PERCY VS GOLIATH (2021)

April 29, 2021

Greetings again from the darkness. When one thinks of casting a farmer in a legal drama, surely Oscar winner Christopher Walken (THE DEER HUNTER, 1978) is not even on the first two pages of the casting director’s list. However, lest we forget, a great actor will make a role their own, which is exactly what Mr. Walken does here. Director Clark Johnson (known mostly for his TV acting and directing) is working from a script by co-writers Garfield Lindsay Miller and Hillary Pryor, and it’s based on the true story of Canadian farmer Percy Schmeiser, who fought corporate giant Monsanto all the way to the Supreme Court.

Walken as Percy admits, “I save my seeds.” If this were the story of canola seeds that some farmer saves each year for his crops, I’m guessing there would be little interest. But of course this is the story of one independent farmer standing up for the rights of all farmers against agricultural giant Monsanto. This is the age old story of “the little engine that could”, or the high hopes of ‘the little old ant who thought he could move the rubber tree plant.’ Percy and his wife Louise (Roberta Maxwell) are grounded folks – he mostly keeps to himself, and she is known locally for her pie-baking expertise. These are good folks who are working the same land that’s been passed down for generations in his family.

The lives of Saskatchewan farmers Percy and Louise get rocked when, in 1998, Monsanto sues them for the presence of a patented formula in Percy’s canola crop. He’s no dummy, and Percy knows that he has always carefully collected his own seeds each season … just as his father taught him. He’s also a fighter, so Percy enlists local attorney Jackson Weaver (Zach Braff) to handle the case against a sea of Monsanto white man attorneys (yet another battle pitting a little guy against big money). Overly enthusiastic environmental activist Rebecca Salcau (Christina Ricci) offers help to Percy from her organization, and this leads to multiple speaking engagements for him as he literally travels around the world. Their objectives are different – Rebecca wants safe crops (not sprayed with harmful chemicals), while Percy wants independence to farm. Monsanto is there to protect their patented process that increases yields and profits.

There is a 2009 documentary that focuses on Percy Schmeiser, but I have no idea where to find it. The story is fascinating, as it involves unusual characters and the safety of food crops. Supporting work is provided by Luke Kirby and Martin Donovan, though neither are given much to work with. The joy here is in watching Christopher Walken dig in to a role that demands much from him. It’s far removed from the caricatures he often plays these days. Veteran Cinematographer Luc Montpellier (CAIRO TIME, 2009) is stuck in the courtroom a bit too much, but when the camera heads outside, he does his best work. Percy died in October 2020 at the age of 89, and director Johnson includes a photo of Percy and Louise over the closing credits. He was quite a little engine that could … and did.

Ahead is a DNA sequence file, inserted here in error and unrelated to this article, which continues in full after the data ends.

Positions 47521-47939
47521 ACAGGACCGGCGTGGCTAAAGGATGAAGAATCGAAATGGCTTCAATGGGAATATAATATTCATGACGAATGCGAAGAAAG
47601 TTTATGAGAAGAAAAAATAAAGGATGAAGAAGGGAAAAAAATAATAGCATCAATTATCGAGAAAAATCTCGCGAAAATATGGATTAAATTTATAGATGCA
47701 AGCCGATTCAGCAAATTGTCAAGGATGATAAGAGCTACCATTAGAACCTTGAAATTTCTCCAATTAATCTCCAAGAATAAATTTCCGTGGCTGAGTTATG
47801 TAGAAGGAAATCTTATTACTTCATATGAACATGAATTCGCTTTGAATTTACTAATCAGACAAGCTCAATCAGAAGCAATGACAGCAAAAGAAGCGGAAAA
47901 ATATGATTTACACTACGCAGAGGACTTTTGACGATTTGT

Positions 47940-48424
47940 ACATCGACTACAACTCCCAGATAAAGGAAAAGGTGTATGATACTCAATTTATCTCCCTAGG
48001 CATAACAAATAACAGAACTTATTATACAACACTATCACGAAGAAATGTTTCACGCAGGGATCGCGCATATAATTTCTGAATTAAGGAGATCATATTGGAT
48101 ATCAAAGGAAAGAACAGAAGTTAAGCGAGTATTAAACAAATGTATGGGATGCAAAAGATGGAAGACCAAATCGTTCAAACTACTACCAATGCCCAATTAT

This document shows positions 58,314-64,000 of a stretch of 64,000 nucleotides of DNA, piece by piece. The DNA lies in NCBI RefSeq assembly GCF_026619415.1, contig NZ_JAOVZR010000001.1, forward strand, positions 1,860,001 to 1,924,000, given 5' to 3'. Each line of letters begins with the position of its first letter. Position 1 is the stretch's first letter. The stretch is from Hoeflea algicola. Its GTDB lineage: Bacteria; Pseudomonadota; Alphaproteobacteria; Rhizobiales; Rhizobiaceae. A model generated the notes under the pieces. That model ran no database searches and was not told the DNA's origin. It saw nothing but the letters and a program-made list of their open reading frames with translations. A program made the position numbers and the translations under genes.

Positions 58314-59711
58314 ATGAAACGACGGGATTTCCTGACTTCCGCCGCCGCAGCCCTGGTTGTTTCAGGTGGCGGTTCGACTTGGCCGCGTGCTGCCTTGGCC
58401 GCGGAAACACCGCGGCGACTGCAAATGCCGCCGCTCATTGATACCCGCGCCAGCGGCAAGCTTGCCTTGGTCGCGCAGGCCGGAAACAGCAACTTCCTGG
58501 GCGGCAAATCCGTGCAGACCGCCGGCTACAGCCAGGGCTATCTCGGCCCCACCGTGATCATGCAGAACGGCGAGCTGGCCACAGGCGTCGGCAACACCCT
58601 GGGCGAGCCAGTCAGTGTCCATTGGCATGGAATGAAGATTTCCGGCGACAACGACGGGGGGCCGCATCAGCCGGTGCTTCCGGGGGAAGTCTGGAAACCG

In Select Theaters, on Digital and On Demand April 30

WATCH THE TRAILER


DISTORTED (2018)

August 11, 2018

 Greetings again from the darkness. Being startled awake by a nightmare is disconcerting for all of us. When that dream is strobe-like with flashes to a personal tragedy, the horrifying images carryover into daily life, impacting one’s mental stability.  Such is the new-norm for Lauren (played by Christina Ricci) as she attempts to recover from a disaster of which we are only provided glimpses and hints until later in the film (although it’s pretty obvious). Lauren admits to being scared to rejoin the world – she hasn’t even been able to resume putting her art on canvas.

Director Rob W King (HUNGRY HILLS, 2009) teams with writer Arne Olsen (whose work in the 1990’s included COP AND A ½, RED SCORPION, MIGHTY MORPHIN POWER RANGERS: THE MOVIE) in an attempt to deliver a high-tech psychological thriller … a sub-genre that has yet to be successfully conquered, cinematically speaking. Lauren and her husband, played by Brendan Fletcher, decide the best move for her sanity and their marriage is to move from the city to the suburbs. They choose The Pinnacle, a luxury condo with ultra high-tech and modern amenities so extreme it’s known as “the smart building”.

Typically having a building be the villain doesn’t work out so well from a story-telling perspective, so of course, paranoia and conspiracy theories are dwelled upon. An obvious choice of the “Beautiful Dreamer” song is repeatedly slipped into scenes to cause Lauren further queasiness. As she becomes increasingly suspicious, and convinced evil is afoot, she crosses paths with a mysterious dark web figure played by John Cusack – a character so predictable that he whispers in conversations, wears a black hoodie, and works in a secret computer lair. As others try to convince Lauren her medications for depression are either too much or too little, Cusack feeds her the age old line … you aren’t paranoid if they are watching you.

Christina Ricci has been acting since she was 10 years old, and here she performs admirably in a film that, bottom line, doesn’t deliver. The movie has the vibe of a cheesy TV show, kind of a rip-off of “Westworld” or “I, Robot”, though it does tease us with the possibilities of electronic hypnosis and manipulation through subliminal images. Our ever-increasingly digital world, and the dangers that come with such power, are a real world problem that, for whatever reason, just hasn’t transferred well to the big screen yet.

watch the trailer: